Scholarly article on topic 'Gpr97 is dispensable for metabolic syndrome but is involved in macrophage inflammation in high-fat diet-induced obesity in mice'

Gpr97 is dispensable for metabolic syndrome but is involved in macrophage inflammation in high-fat diet-induced obesity in mice Academic research paper on "Biological sciences"

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Academic research paper on topic "Gpr97 is dispensable for metabolic syndrome but is involved in macrophage inflammation in high-fat diet-induced obesity in mice"


Received: 16 December 2015 Accepted: 04 April 2016 Published: 19 April 2016

Gpr97 is dispensable for metabolic syndrome but is involved in macrophage inflammation in high-fat diet-induced obesity in mice

Jueping Shi1'*, Xiaoyu Zhang1'*, Shaoying Wang1, Jinjin Wang2, Bing Du1, Zhugang Wang2, Mingyao Liu1, Wenzheng Jiang1, Min Qian1 & Hua Ren1

Local inflammation in tissues is one of primary causes in development of metabolic disorder in obesity. The accumulation of macrophages in some tissues can induce inflammatory reactions in obesity. Gpr97 is highly expressed in some immunocytes, but its potential role in inflammatory regulation has not been revealed clearly. In our research, we investigated Gpr97 in regulating macrophage inflammation and metabolic dysfunction in the high-fat diet (HFD)-induced obese mice. The major metabolic phenotyping were not different after Gpr97 knockout in HFD-fed mice. Similar pathological alterations in adipose tissue, liver, and kidney were observed in Gpr97-/- HFD mice compared with WT-HFD mice. In white adipose tissue, loss of Gpr97 reduced the ratio of M1-macrophages and increased the M2-macrophage ratio, which was opposite to that seen in the wild-type HFD mice. More macrophages invaded in the liver and kidney after Gpr97 knockout in HFD mice. Furthermore, the levels of TNF-a were higher in the liver and kidney of Gpr97-/- HFD mice compared to those in wild-type HFD mice. The data indicate that Gpr97 might be required for local inflammation development in obesity-relative tissues, but does not play a role in metabolic disorder in HFD-induced obesity.

In recent decades, the rate of obesity has increased, especially in Europe and other developed countries1,2. According to WHO statistics, the worldwide prevalence of obesity nearly doubled between 1980 and 2008, and obesity has become a serious public health problem3. Obesity is recognized as a severe metabolic disorder and is likely to be a risk factor for type 2 diabetes, fatty liver disease, chronic kidney diseases, and some cancers4-7. However, there is evidence that obesity is also a kind of low-grade chronic inflammatory disease, and there is a clear link between tissue inflammatory and metabolic responses in obesity8,9. Obese adipose tissue secretes more inflammatory cytokines, including TNF-a and IL-6, compared with lean tissue10,11. As in other inflammatory responses, obesity causes an increase in the infiltration of immune cells including macrophages, into key metabolic tissues, which would then be involved in the pathogenesis of metabolic syndrome12. In adipose tissue, liver, skeletal muscle, and kidney, macrophage-associated local inflammatory response contributes to the development of obese metabolic dysfunction, such as insulin resistance and carbohydrate accumulation9,13. Furthermore, it is generally thought that obesity affects the balance of the M1/M2 macrophage ratio in these tissues. Furthermore, the imbalance of active macrophage phenotypes plays an important role in the pathogenesis of metabolic disorders. In adipose tissue, a high-fat diet (HFD) induces to enhance the population of M1-macrophages, which promotes the concentration of pro-inflammatory cytokines, while M2 anti-inflammatory macrophages are down-regulated8,14. During the process of HFD-induced obesity, the secreted inflammatory factors will attract multiple immune cells that will participate in this process, including T cells, B cells, and mast cells. Then various activate inflammatory pathways were detected to find out the relationship between immune system and metabolic syndrome9.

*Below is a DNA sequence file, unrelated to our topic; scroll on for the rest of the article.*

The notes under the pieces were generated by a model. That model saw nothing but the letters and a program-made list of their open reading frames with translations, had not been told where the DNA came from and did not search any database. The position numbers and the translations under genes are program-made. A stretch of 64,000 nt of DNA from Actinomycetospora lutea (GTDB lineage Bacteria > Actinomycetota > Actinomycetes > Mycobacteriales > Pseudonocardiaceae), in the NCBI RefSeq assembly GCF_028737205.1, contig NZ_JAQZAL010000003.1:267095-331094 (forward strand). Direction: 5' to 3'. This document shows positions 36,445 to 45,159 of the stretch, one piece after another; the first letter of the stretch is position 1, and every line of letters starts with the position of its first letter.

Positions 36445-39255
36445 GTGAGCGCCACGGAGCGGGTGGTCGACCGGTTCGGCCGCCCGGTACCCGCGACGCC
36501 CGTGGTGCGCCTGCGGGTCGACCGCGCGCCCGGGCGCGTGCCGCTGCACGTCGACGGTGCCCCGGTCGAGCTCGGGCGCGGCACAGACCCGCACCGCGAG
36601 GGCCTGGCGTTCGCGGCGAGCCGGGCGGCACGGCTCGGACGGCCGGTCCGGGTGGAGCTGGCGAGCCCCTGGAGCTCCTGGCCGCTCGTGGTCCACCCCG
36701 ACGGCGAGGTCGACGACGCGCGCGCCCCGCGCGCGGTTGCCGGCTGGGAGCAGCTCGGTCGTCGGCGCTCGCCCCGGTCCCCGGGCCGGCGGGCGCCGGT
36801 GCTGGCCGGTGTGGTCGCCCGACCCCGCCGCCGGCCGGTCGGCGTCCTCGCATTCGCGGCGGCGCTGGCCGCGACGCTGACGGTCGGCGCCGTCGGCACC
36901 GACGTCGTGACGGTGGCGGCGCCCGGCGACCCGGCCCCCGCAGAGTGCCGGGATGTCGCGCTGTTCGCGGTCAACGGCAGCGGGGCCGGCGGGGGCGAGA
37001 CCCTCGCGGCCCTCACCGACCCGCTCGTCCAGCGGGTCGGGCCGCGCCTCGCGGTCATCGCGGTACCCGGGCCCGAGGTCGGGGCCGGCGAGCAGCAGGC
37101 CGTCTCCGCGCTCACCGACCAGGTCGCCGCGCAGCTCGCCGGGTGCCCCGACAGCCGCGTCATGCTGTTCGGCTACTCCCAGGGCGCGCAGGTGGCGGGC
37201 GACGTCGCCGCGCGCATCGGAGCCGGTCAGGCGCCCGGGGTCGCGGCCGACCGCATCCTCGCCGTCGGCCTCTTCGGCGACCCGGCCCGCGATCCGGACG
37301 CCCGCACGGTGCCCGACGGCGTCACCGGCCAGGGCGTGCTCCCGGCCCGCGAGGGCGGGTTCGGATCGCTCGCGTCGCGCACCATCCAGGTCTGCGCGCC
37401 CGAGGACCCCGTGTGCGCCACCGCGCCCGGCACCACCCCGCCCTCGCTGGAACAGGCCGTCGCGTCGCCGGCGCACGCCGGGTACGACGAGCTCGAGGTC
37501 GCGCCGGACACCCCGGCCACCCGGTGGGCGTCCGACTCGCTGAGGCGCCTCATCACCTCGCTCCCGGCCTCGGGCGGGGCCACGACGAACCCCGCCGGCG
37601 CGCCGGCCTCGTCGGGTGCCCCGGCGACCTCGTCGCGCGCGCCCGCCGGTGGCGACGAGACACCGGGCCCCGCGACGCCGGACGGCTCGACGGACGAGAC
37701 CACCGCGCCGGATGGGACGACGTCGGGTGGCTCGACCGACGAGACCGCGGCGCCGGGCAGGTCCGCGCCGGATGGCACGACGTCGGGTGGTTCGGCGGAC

Cytokines, immune cell activation, and surface markers of immune cells have been key factors in studies of immune cell-mediated inflammation in HFD-induced metabolic dysfunction. Several G-protein-coupled

1Shanghai Key Laboratory of Regulatory Biology, Institute of Biomedical Sciences and School of Life Sciences,

East China Normal University, Shanghai, China. 2Shanghai Research Center for Model Organisms, Shanghai, China.

*These authors contributed equally to this work. Correspondence and requests for materials should be addressed to

H.R. (email:

a Food intake b Body weight c ipGTT

WT I FD -■- GnrQT1' I FD

Figure 1. The obese phenotype and fasting blood glucose of high-fat diet (HFD)-induced mice. (a) Food intake. The average grams food intake in WT and Gpr97-/- mice each month. (n = 8) (b) Body weight. The growth of body weight in WT and Gpr97-/- mice by chow or HFD feeding. (n = 6-8) (c) Intraperitoneal glucose tolerance test (ipGTT). The levels of blood glucose were detected at 0, 15, 30, 45 and 60 minutes after intraperitoneal inject in chow or HFD fed mice (n = 8). Data are shown as means ± s.e.m. **0.01 < P < 0.05, ***P < 0.01.

receptors (GPCRs) have been identified as important regulators in obese metabolic disorder, such as GPR119 and GPR12015,16. GPR97, as well as GPR56 and GPR114, is a member of the adhesion GPCR family, whose encoding genes are all on the long arm of chromosome 1617. In mice, Gpr97 is only expressed in the hypothalamus, heart, kidney, and especially highly on thymus, spleen and blood18. In immune cells, GPR97 is expressed on leukocytes, such as neutrophils, eosinophils, and mast cells17. Recently, it was reported that the GPR97 plays a role in regulating B-cell fate19 and migration of lymphatic endothelial cells20. It was also reported that the expression of GPR97 was significantly down-regulated when using colony-stimulating factor-1 (CSF-1/M-CSF) or granulocyte macrophage colony-stimulating factor (GM-CSF) to stimulate primary human macrophages differentiation from monocytes21, but its molecular mechanism in macrophage polarization and the related inflammatory response have not yet been reported. It seems that GPR97 might play an important role in immune system, but whether it also functions in inflammation during obesity has yet to be determined. Here we used Gpr97-knockout mice to elucidate whether Gpr97 has a role in macrophage-related inflammation and obesity-induced metabolic syndrome.